Chemistry is one the three main branches of science. Its experts have saved millions of lives throughout history, with discoveries like penicillin and pasteurisation, and made the modern world possible, with inventions like plastic and the screen you’re reading this guide on. Chemistry plays a role in almost every action on earth, and in every object we touch. As a degree, it’s the study of matter, its composition, structure, and properties.
Chemists use their scientific, problem-solving and analytical talents to pioneer new medicine, technologies, and discoveries. They’re consulted in fields as broad as engineering, nuclear power, and even space travel. Working at the forefront of science is thrilling and challenging in equal measure.
It goes without saying that you’ll most likely need to have previously studied chemistry for this degree. The higher your grade, the better your chance of being accepted onto competitive courses. Qualifications in subjects like biology, physics, and mathematics would also help your application.
When it comes to showing that you’re the right type of student for a chemistry degree, in your personal statement you’ll want to show skills in analytical thinking, problem-solving, attention to detail, and research. If you know which type of chemistry you’re particularly interested in, showing this level of dedication will help set you apart.
A levels – Entry requirements range from BCC to AAA, with the universities and colleges most commonly asking for AAB.
Scottish Highers – Entry requirements for Highers (the most common qualification) range from BBCCC to AAAAB, with universities or colleges most frequently requiring AABBB. Occasionally, universities ask for Advanced Highers to supplement Highers. If Advanced Highers are requested, universities or colleges typically ask for AB.
Vocational courses – Other Level 3/Level 6 qualifications (e.g. Pearson BTEC Level 3 National Extended Diploma, or an SCQF Level 6) may be accepted as an alternative to A levels/Highers by some providers. It’s essential that you check alternative entry requirements with universities or colleges.
- Apply by 15 January
- Write a personal statement
- Submit a portfolio
- Audition for a place
- Attend an interview
- Pass an entry test
- Show work experience
Many universities would like to see a qualification in maths on your application, but it’s not normally a requirement, although you need to be fairly good at it. Chemistry involves a lot of calculations, equations, and data. If you’re not feeling confident about your maths, consider brushing up before you start your application.
Chemistry is the science which helps us answer most of our questions about life and the world around us. If you’re naturally curious and want to find out why things are the way they are, then chemistry will give you the opportunity and the skills to do so.
You’ll have a range of career paths to choose from. Whether you stay in your field and pursue biochemistry, astrochemistry, or chemical engineering, or you choose to branch out into other fields like forensics, medicine, or product development, you’ll be well equipped with your chemistry degree.
A degree in chemistry isn’t just about the science though, it equips you with valuable life skills including reason and logic, communication and presentation, analysis, observation, and much more.
Chemists are considered thinkers, who can work with large amounts of information to make the best decisions, in all walks of life. And if it’s fame and fortune you’re seeking, some of the biggest names in history have been chemists: Marie Curie, Alfred Nobel, and Robert Boyle.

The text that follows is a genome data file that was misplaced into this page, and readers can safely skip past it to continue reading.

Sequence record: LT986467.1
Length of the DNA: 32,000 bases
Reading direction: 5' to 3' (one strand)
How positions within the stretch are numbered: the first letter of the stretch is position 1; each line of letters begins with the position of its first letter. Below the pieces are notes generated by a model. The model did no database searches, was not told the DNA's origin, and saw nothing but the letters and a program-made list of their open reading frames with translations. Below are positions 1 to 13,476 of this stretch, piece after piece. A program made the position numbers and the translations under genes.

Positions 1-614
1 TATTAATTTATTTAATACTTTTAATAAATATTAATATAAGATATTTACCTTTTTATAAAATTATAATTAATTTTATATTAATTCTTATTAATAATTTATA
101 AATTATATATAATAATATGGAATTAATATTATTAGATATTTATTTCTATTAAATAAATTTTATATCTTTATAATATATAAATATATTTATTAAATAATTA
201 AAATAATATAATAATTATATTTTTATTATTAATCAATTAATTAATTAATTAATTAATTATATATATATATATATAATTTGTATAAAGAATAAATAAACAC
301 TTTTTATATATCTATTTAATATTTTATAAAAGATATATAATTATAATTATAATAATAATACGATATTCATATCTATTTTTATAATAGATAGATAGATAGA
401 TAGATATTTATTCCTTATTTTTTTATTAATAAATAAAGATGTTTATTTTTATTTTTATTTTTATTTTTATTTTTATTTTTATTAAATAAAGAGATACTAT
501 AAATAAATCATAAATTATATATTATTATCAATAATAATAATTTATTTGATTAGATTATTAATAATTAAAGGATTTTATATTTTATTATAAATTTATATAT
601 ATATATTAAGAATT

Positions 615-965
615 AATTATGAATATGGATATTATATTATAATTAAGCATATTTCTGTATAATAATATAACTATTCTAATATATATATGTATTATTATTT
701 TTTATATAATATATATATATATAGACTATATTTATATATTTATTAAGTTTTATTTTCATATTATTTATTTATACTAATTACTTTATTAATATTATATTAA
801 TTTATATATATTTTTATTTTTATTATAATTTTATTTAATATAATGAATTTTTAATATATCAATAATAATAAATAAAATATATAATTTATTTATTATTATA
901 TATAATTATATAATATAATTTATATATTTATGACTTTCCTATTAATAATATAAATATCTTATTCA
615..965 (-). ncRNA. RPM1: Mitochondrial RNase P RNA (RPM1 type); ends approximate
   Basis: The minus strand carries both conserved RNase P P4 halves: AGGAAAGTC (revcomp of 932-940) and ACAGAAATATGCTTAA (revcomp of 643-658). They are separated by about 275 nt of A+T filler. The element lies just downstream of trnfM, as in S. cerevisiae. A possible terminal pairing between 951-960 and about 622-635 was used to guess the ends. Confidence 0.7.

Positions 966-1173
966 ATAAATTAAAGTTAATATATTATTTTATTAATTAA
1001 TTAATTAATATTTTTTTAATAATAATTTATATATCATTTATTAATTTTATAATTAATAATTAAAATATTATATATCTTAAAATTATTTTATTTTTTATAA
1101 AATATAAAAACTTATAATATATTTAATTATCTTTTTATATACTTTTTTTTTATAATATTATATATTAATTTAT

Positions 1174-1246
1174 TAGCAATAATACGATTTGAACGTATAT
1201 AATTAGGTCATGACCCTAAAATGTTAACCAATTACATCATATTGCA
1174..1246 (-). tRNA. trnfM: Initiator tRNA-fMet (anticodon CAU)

Some modules you may study are:
- Medicinal chemistry
- Molecular pharmacology
- Physical chemistry
- States of matter
- Biorenewable chemicals
- Nanoscale processes
- Solid state chemistry
While alchemy is a big part of pop-culture, in books, films and video games, it’s not a modern science. It shares a lot of traits with chemistry – both looked at elemental characteristics, reactions, and matter. However, alchemy was more concerned with the mythical – like turning metal into gold, or creating magical potions.
Studying chemistry will take you from the classroom to the laboratory and back again, in quick succession. You’ll spend a lot of time reading theories, and papers about the history of chemical discoveries, and then you’ll have the opportunity to try it out for yourself.
Chemistry is a hands-on subject, whether you’re in the lab or the lecture hall. You’ll spend around 20 hours per week with your tutors, sometimes as many as 25 hours. There’s a lot to learn, and jobs in chemistry require a high level of expertise and accuracy, which is why you’ll probably be spending more time at uni than your friends on other courses.
You’ll start off with the basic two strands of chemistry: organic and inorganic. You’ll look into states of matter, reactions, and advanced theories of what you previously studied.
Throughout the first year, you’ll share a lot of modules with your peers, but from the second year you’ll begin to specialise in smaller, more focused lectures. This is when you’ll have the chance to follow your heart into astrochemistry, or nuclear chemistry, or medicinal chemistry.
Some universities will offer you the choice to spend a year in industry, conducting an independent research project, which will help your career options. When choosing your course, your two main options will be a three-year BSc in chemistry, or a four-year MChem/MSci. Both will give you good career prospects. 95% of graduates are employed or in further study within six months, with those in work earning around £22k as a starting salary.
Studying a chemistry degree is likely to involve:
- writing reports and essays
- attending lectures and seminars
- laboratory and experimentation work
- placements and industry experience
- project, presentation, and group work
- independent research projects